The cover 12 is provided with several retainers 86 which cooperate with a similar number of clamps 88 secured to the base 14 for maintaining the assembly of the cover and base together.

A slide retainer 90 is adapted to be positioned between the cover 12 and the base 14 in the receding section 68 of the base 14. The slide retainer 90 is made from a sheet of metal 91 having flanged edges 92 which define a pair of opposed tracks 94. As shown in FIG. 3, the metal sheet 91 is provided with an opening 96 and a series of apertures 98 which will admit fasteners for securing the slide retainer 90 to threaded openings 100 in the protruding section 22 of the cover 12. The metal sheet 91 has been undercut so that the flanged edges 92 define a pair of slide receiving horns 102.

As shown in FIG. 2, the chamber 50 in the cover 12 houses a detector 104 which is secured in the chamber by the sheet metal 91, the opening 96 in the sheet metal 91 being smaller than the dimension of the detector 104. The chamber 50 communicates to the exterior of the cover 12 by means of a tortuous conduit passage 106. A cable (not shown) passes through the conduit passage 106 and connects the detector 104 to a connector 108 secured to the cover 12 at the outlet of the conduit passage 106. A cable 110 connects the coupling 108 to an instrument 112 for providing a reading of the radiation magnitude determined by the detector 104.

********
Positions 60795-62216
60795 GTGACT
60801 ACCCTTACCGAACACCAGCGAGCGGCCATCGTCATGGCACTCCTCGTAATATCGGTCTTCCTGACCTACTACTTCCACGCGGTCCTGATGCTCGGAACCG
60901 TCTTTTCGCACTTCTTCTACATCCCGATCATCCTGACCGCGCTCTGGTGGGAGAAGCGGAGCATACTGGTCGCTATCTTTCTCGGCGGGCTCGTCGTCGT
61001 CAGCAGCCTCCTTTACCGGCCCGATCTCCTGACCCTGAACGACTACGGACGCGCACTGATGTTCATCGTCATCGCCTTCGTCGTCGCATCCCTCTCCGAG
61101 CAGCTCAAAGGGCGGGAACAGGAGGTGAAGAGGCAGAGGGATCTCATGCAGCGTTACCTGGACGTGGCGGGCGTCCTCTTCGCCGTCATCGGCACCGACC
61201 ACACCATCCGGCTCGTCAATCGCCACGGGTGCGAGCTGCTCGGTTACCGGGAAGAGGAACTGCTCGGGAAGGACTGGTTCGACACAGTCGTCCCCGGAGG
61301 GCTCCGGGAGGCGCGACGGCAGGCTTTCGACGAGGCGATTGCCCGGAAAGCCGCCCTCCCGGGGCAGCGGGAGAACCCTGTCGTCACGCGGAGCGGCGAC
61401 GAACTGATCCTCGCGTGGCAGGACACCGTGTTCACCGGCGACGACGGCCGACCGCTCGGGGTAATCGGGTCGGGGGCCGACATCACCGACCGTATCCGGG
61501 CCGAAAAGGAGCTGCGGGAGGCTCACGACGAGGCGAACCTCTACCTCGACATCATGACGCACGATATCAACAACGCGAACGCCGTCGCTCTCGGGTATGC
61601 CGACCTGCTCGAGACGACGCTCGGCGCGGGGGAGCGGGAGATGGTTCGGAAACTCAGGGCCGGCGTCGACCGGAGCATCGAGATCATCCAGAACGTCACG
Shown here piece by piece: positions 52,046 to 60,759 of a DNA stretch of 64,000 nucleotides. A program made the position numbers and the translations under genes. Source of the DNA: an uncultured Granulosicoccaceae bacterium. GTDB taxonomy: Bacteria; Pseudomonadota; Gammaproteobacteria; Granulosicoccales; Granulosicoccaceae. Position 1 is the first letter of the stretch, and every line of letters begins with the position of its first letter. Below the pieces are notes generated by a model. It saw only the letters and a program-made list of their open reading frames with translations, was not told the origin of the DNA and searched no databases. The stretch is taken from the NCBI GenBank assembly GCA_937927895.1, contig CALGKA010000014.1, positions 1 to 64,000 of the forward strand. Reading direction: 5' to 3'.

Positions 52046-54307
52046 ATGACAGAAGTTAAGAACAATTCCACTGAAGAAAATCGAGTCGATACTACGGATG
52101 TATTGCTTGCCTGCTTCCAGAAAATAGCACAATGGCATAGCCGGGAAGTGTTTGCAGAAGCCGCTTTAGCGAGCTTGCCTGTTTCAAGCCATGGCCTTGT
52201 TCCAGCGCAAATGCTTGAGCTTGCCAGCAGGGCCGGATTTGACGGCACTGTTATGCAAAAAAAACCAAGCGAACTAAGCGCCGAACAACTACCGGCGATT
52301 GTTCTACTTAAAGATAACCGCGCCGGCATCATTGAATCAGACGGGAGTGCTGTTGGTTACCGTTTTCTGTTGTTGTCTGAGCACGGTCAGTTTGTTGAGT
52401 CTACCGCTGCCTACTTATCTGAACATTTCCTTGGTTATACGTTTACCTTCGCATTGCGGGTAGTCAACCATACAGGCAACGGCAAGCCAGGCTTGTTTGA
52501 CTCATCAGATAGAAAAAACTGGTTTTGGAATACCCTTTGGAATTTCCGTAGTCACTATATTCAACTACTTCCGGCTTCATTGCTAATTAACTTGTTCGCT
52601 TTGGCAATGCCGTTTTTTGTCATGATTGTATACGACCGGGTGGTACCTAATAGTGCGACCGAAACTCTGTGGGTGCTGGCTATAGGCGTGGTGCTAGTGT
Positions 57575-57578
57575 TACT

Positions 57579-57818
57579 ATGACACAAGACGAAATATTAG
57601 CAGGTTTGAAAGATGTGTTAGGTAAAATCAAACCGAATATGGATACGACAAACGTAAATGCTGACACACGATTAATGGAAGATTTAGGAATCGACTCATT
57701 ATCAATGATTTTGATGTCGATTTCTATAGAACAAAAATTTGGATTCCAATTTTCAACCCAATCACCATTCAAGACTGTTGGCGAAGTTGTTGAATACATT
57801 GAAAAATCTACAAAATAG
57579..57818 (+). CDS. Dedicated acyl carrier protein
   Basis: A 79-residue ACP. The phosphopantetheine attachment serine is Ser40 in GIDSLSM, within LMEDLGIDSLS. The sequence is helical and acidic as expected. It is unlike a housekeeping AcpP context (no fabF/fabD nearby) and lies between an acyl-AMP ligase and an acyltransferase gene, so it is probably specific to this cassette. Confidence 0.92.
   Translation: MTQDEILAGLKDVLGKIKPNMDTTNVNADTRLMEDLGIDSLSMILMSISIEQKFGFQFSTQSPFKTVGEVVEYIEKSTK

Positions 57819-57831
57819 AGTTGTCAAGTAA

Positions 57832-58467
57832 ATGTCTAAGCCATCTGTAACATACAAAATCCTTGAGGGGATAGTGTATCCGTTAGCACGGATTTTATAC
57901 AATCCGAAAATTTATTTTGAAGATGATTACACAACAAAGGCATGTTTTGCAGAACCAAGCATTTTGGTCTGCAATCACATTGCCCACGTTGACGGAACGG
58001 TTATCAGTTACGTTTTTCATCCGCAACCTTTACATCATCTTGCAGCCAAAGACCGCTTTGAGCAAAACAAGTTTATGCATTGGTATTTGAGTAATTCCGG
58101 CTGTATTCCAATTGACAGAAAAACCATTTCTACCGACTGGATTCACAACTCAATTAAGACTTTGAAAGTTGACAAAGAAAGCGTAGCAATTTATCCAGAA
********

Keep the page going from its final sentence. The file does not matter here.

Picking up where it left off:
As shown in FIG. 5, a test slide 114 comprises a sheet 116 made from a material such as paper containing a swab 118 from a material, such as cotton, which readily picks up dust particles. The test slide 114, after a test swab has been wiped on a test surface, is placed in a retainer 115 which comprises an elongated sheet of paper 113, folded over, to possess a bottom portion 119 and an upper portion 121 which has a window 123 made from a clear radiation transparent material, such as cellophane. The bottom portion 119 of the retainer 115 has a coating of pressure sensitive adhesive so that the retainer 115 can be mounted on top of a test slide carrier 117 which is made from a suitable stiff sheet having an underturned edge 125 to facilitate the grasping of the test slide carrier 117. The sheet 116 has printed matter thereon with blank spaces for filing in information as to the location, time, name of the testing personnel, radiation reading, etc. As is evident, the placement of the test slide 114 in the retainer 115 will align the position of the swab 118 under the window 123. The free end of the upper portion 121 of the retainer 115 is provided with a ribbon 128 having an end 130 which is attachable to a spot 132 on the cover 12.